It's hard for me to fathom how far women have come in the world, but I love to see people embracing how strong, substantial, and influential women of all races, nationality, social classes, sexualities, etc., have always been. In honor of today, I wanted to share some of my favorite poems about women, a portion of my love language. They've made me feel empowered and emotional and angry and proud of everything we can be.

Sarah Kay, "The Type"
Do not mistake yourself for a guardian.
Or a muse. Or a promise. Or a victim. Or a snack.
You are a woman. Skin and bones...

Dominique Christina, "The Period Poem"
My own cervix is mad influential;
everybody I love knows how to bleed with me.

Clementine von Radics, "Advice to Teenage Girls with Wild Ambitions"
You don't need to grow up to find greatness.
You are stronger than the world has ever even told you you could be.

I hope something resonates with you today and makes you feel stronger. Whether it's a poem, a show's theme song, someone's message to their younger self, a Nobel Prize speech, or someone who loves you. I hope you're surrounded by women who constantly baffle, challenge, and encourage you. Because we're pretty damn great.

Thursday, February 26, 2015

An ode to my SNRI

It is 4:27am, and I haven't been to sleep. I could run an ultramarathon in anxiety. My body is not good at much else right now, but, oh, it is good at anxiety.

Before I started a SNRI, I was scared of them. I had never heard any stories of them going well, or that someone I could sympathize with was taking them. All knowledge was detached, shrouded in disquietude. There was no normalcy to it in a grand, fearful way. So this is why I'm here. To write a love note of sorts to my drugs.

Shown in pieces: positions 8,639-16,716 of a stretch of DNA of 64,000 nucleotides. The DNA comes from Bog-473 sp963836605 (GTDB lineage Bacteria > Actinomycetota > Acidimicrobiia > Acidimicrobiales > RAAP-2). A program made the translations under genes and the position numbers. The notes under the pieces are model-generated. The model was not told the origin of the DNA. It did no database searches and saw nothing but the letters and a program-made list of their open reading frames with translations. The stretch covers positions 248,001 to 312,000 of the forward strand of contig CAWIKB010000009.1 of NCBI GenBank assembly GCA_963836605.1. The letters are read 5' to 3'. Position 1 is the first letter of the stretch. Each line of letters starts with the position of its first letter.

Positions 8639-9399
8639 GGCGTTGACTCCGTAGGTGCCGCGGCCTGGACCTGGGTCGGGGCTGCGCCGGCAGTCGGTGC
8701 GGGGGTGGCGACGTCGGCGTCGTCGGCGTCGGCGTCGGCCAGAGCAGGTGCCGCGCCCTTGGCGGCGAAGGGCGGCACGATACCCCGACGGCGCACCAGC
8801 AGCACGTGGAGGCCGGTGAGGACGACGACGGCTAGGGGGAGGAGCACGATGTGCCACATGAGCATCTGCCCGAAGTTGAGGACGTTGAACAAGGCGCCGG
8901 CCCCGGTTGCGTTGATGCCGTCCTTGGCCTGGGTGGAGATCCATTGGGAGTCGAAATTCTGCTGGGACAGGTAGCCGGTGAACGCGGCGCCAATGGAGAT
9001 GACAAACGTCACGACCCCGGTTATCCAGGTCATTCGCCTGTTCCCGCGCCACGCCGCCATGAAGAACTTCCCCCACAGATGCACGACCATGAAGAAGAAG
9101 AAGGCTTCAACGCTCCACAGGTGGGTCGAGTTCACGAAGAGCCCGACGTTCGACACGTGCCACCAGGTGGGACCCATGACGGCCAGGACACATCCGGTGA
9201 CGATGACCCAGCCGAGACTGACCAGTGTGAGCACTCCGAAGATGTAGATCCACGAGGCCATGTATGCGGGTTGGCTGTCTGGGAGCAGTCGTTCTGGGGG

Not everyone with anxiety needs SNRIs, SSRIs, or a bottle of Xanax in their purse. (Personally, I send a little prayer of thanks up for Xanax's existence every time I have need to take it.) I recognize that. I recognize that some people start them before deciding they don't quite fit. But I also see that there are more of us who shy away from them than maybe should. I understand. It's often scary, and weird, and just overall unsettling to begin. 

Sometimes, though, you have to recognize that your broken leg needs more than just a brace, no matter what you've tried yourself or how hard you will it to heal. Sometimes you need a pair of crutches, or maybe surgery, or a set of titanium pins. Sometimes you need to mix them all together, or throw in some physical therapy. Sometimes it takes a little playing with to get the combination right. Mental health is the same, in all its various causes and multipronged approached. Almost always, I've found, it's okay to not be able to do everything on your own. 

My SNRI is not a miracle worker, nor is therapy. I still get panic attacks some days, though thankfully much less often. I still describe myself as anxious. But I also still describe myself as my own. I have had no horror stories with them, no negative reactions. My doctors have been lovely and worked together and with me to make sure the cocktail is working for my specific mix of physical and non-physical causes and symptoms. We have played with dosages and brands in attempts to get things closest to "right." It can be a slow, patient process, but one one that has helped me indisputably.